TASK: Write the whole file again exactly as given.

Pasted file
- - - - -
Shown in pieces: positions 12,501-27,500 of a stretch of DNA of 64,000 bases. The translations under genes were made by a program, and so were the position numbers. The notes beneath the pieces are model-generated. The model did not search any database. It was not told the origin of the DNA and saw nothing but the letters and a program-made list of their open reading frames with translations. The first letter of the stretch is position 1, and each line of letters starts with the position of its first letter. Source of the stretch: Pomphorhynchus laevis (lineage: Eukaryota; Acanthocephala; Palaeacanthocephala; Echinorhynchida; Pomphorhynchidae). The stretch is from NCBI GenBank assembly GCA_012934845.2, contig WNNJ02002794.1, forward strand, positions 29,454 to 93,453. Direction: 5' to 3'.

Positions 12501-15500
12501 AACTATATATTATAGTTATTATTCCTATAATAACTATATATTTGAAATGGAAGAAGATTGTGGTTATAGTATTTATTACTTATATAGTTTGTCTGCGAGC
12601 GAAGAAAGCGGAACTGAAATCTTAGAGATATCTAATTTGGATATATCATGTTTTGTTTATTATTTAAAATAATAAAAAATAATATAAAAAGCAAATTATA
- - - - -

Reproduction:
Shown in pieces: positions 12,501-27,500 of a stretch of DNA of 64,000 bases. The translations under genes were made by a program, and so were the position numbers. The notes beneath the pieces are model-generated. The model did not search any database. It was not told the origin of the DNA and saw nothing but the letters and a program-made list of their open reading frames with translations. The first letter of the stretch is position 1, and each line of letters starts with the position of its first letter. Source of the stretch: Pomphorhynchus laevis (lineage: Eukaryota; Acanthocephala; Palaeacanthocephala; Echinorhynchida; Pomphorhynchidae). The stretch is from NCBI GenBank assembly GCA_012934845.2, contig WNNJ02002794.1, forward strand, positions 29,454 to 93,453. Direction: 5' to 3'.

Positions 12501-15500
12501 AACTATATATTATAGTTATTATTCCTATAATAACTATATATTTGAAATGGAAGAAGATTGTGGTTATAGTATTTATTACTTATATAGTTTGTCTGCGAGC
12601 GAAGAAAGCGGAACTGAAATCTTAGAGATATCTAATTTGGATATATCATGTTTTGTTTATTATTTAAAATAATAAAAAATAATATAAAAAGCAAATTATA